March 6, 2012, 1:49 PM

Google opens a one-stop shop for digital entertainment

Google Play offers access to apps, music, movies and e-books, all in sync.

Bill Siwicki

Managing Editor, Mobile Commerce

Lead Photo

Digital content is a huge and thriving business online. More consumers are getting more devices and consuming more music, movies, e-books and apps.

This is why Google Inc. today has launched Google Play. It is repositioning all of the digital content it sells into one store in what appears to be an attempt to better compete with Apple Inc.’s iTunes and Amazon.com Inc.’s digital offerings.

Starting today, Android Market, Google Music and the Google eBookstore will become part of Google Play. Google will be upgrading the Android Market app to the Google Play Store app over the coming days on smartphones and tablets running Google’s Android mobile operating system. A consumer’s videos, books and music apps will also be upgraded to Google Play Movies, Google Play Books and Google Play Music apps.

Music, movies, books and apps consumers have purchased prior to today all will be available through Google Play, and synchronized between the desktop, smartphones, tablets and other devices. The content is stored in Google’s web servers, accessible via any of the devices.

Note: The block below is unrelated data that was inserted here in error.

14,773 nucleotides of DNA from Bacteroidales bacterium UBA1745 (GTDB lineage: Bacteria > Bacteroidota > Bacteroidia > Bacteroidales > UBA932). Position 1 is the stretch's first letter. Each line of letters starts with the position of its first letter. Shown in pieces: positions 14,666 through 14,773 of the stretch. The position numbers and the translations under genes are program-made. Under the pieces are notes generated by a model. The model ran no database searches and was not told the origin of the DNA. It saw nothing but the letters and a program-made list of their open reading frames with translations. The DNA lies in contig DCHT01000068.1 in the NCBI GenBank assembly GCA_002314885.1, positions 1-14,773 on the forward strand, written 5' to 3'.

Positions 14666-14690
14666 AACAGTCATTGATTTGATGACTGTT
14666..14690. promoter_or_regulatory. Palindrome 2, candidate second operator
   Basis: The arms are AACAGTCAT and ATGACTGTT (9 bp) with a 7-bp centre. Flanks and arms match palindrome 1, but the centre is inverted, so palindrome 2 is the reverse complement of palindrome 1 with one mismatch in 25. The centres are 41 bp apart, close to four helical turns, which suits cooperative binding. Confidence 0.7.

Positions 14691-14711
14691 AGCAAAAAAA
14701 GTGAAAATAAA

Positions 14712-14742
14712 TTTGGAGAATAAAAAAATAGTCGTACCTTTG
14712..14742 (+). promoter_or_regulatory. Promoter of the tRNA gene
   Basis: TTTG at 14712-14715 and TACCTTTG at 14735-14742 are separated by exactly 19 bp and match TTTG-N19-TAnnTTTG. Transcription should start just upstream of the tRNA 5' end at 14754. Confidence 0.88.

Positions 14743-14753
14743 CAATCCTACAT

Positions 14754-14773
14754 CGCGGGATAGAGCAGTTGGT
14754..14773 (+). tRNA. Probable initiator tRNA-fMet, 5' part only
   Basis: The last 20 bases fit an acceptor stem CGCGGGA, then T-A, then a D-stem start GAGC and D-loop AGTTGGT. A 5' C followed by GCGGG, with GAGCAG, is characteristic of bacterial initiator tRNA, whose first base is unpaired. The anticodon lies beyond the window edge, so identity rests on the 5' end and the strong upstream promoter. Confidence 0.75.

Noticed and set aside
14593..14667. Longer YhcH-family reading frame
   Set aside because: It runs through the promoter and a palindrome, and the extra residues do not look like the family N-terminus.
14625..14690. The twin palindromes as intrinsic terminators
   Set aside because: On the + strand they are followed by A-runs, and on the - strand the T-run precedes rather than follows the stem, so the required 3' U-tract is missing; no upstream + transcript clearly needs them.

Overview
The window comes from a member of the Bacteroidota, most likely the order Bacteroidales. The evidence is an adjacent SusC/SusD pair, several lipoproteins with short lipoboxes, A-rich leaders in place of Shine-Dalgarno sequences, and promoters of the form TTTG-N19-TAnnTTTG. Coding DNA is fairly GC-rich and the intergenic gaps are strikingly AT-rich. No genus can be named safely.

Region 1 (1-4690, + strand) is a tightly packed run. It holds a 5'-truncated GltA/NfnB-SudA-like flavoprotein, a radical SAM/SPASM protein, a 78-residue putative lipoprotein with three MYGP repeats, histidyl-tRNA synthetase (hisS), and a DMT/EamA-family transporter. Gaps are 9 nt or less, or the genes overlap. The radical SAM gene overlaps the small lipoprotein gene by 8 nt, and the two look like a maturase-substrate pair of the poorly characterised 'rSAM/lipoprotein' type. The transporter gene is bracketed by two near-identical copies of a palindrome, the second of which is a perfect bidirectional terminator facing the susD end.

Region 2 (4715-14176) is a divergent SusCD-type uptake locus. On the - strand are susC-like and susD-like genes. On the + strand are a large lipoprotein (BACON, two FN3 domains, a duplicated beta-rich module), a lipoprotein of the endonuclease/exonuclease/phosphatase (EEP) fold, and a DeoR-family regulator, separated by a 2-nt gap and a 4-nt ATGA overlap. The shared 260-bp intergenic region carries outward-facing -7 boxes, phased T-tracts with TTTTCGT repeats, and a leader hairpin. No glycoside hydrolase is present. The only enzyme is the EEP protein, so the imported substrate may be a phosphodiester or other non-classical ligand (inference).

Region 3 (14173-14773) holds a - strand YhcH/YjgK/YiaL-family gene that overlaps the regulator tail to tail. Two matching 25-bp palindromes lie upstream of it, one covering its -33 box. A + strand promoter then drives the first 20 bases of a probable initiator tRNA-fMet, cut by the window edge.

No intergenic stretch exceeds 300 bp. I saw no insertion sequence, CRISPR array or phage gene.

“Google Play is entirely cloud-based so all your music, movies, books and apps are stored online, always available to you, and you never have to worry about losing them or moving them again,” writes Jamie Rosenberg, Google’s director of digital content, in an official blog post.

With Google Play, consumers can store up to 20,000 songs for free and buy new songs from a selection of millions, Google says. Consumers can access a selection of 450,000 Android apps and games, browse and buy e-books, and rent films from a selection of thousands of titles, including new releases and HD films, Google says.

“Our long-term goal is to roll out as many different types of content as possible to people around the world, and we’ll keep adding new content to keep it fresh,” Rosenberg writes.

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